Julia deVille’s Degustation is part of an ambitious exhibition, which opened its doors at the National Gallery of Victoria last November as part of the project Melbourne Now. The goal was to celebrate the latest art, architecture, design and cultural practice in order to reflect the dynamic and creative landscape of Melbourne.
Born in 1982, deVille studied fashion in Wellington before moving to Melbourne, where she soon started training in gold, silversmithing and more unusually, taxidermy. Indeed, her interest in death and life emerged when she was a child. The artist recalls: “…as a child of three or four years, taxidermy and death interested me. I remember sitting in a wardrobe with my grandmother’s fox stoles with their heads, feet and tails. I felt they could come to life when I wasn’t watching”. She also points out that taxidermy has come out of a great love and respect for animals and nature. Practicing for more than ten years, she has now acquired lots of different sources to collect her materials from. In particular, animals come from farmers and taxidermists while others are friends’ dead pets or even roadside findings of strangers, who contact her. A vegetarian and animal rights activist, deVille has decided to donate her body after death to Germany’s renowned Institute for Plastination. Her wish is that it will be dissected and preserved to be exhibited in the future.
The way in which the ‘Memento Mori’ period of the 15th to 18th centuries was used to communicate mortality fascinates her. Characterized by a high level of mortality, Victorian society started to use sentimental post-mortem photographs to remember deceased relatives. The bodies were arranged to still seem alive, with children the most popular subjects. This is where Julia’s predilection for puppies and black pageantry come from. The result of combining nonliving creatures with precious metals and stones can be seen as a resurrection of the animals and the assurance of a new enhanced existence.
Degustation was showcased in a dark room, on the second floor, separated from the rest of the Gallery. The thick black curtains at the entrance hid a Victorian style leaving room. Visitors were allowed to move freely in the space without a specific path and wander amongst rich wood furniture on which plates, pots and trays displayed taxidermied animals such as cats, chicks, rabbits, finches, ravens and fawns.
The title of the exhibition, Degustation, was provocative in itself. These creatures seemed to be alive, innocent and pure, looking at the visitors and convening questions about their fair use. The composition was well-rendered and the animals shone in the dark, thanks to a calibrated use of lights and to the precious decorations the artist set in their skin. Central to the room, one of the most captivating animals was a small lamb crouched on a tray table. Lost and vulnerable, the lamb seemed to be waiting for its horrible end. Emotive music created a fascinating atmosphere, enhancing the beauty and the sacredness of the enchanted world displayed. The main idea conceived was of a magic whole, too beautiful to be sacrificed and eaten.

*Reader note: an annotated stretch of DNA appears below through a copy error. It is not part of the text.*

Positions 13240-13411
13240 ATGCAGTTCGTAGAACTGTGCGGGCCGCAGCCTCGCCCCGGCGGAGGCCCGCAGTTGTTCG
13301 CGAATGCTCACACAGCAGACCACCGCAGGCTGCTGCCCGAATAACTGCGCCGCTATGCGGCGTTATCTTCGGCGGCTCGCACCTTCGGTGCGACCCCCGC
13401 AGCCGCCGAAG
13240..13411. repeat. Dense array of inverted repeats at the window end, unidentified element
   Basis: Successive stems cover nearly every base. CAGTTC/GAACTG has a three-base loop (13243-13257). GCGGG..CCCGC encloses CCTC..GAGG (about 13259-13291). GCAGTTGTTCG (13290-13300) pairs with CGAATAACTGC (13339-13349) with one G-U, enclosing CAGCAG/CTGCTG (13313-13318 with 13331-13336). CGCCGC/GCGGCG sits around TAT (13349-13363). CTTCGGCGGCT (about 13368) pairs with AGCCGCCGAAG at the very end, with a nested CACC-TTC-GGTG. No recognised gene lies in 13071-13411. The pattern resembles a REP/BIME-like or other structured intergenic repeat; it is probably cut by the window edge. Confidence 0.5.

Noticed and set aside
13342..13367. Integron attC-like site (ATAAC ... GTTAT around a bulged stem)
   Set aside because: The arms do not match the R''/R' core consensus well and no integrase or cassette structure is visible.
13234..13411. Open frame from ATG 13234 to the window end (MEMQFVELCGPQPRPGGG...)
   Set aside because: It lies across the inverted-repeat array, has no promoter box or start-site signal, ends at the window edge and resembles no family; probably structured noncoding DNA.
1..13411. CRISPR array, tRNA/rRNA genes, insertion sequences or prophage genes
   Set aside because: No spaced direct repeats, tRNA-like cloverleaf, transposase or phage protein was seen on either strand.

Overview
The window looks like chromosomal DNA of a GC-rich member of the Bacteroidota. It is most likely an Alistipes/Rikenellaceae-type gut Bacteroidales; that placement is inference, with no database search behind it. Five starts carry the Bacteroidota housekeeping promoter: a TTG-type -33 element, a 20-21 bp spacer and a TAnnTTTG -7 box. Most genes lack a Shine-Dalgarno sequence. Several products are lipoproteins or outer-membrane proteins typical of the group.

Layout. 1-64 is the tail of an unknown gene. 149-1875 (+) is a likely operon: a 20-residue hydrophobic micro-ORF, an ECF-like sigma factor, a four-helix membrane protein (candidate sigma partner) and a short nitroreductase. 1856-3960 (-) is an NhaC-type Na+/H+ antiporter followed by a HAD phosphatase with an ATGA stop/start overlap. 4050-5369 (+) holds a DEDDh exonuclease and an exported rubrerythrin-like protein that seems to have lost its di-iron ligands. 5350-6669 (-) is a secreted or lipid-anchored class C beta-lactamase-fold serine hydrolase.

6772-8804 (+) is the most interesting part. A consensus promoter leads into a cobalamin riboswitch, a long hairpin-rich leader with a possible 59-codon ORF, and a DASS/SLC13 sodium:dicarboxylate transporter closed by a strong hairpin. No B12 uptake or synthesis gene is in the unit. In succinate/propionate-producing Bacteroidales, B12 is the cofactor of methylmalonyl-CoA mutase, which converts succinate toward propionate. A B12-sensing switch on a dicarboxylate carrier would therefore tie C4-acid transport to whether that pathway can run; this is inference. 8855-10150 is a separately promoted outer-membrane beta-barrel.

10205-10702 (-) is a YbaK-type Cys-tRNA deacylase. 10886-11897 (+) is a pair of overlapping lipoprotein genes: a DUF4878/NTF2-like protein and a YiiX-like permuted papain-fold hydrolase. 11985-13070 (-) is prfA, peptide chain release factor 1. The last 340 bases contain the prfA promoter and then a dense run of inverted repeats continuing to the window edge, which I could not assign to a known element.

In an interview the artist described her decision of utilizing objects from her own personal collection at home, including furniture from her studio such as her own dining room table and chandeliers. The choice made was significant to deeply reflect and shape her personal world. The paintings on the walls instead came from the NGV permanent collection: still life themes and mythological scenes have been selected by the artist to round out her installation. They successfully fulfilled the environment and the reference of the whole to a sort of ‘cabinet of curiosity’ was evident.
Public reaction to the exhibition was very strong. The invigilators saw people getting very angry at the sight of this installation. The attempt of the artist was to focus the audience’s attention on the way our society treats and eats animals, with a sharp critique on our habits. By the way the methodology chosen was not common and not of immediate comprehension. This could be due to the fact that deVille’s practice of taxidermy is not often encountered in the art world and so may not easily be understood by visiting audiences. Moreover the use of informative panels inside the room was avoided and the effect produced could be seen as destabilising. Even though all the animals used have died of natural causes some people are of the belief that her methodology is not acceptable and that her art is being used to gain visibility and profit through such a disturbing and provocative process.
The materials she uses in her works are frequent reminders of our mortality as she thinks that if we are able to accept the concept that we are all mortal creatures we can better appreciate the significance of life.
Degustation can be considered one of the most representative exhibitions by deVille. Leaving it to the public to interpret her work she combines nature, jewelry and art to reach her goal of celebrating the beauty of life through the display of death.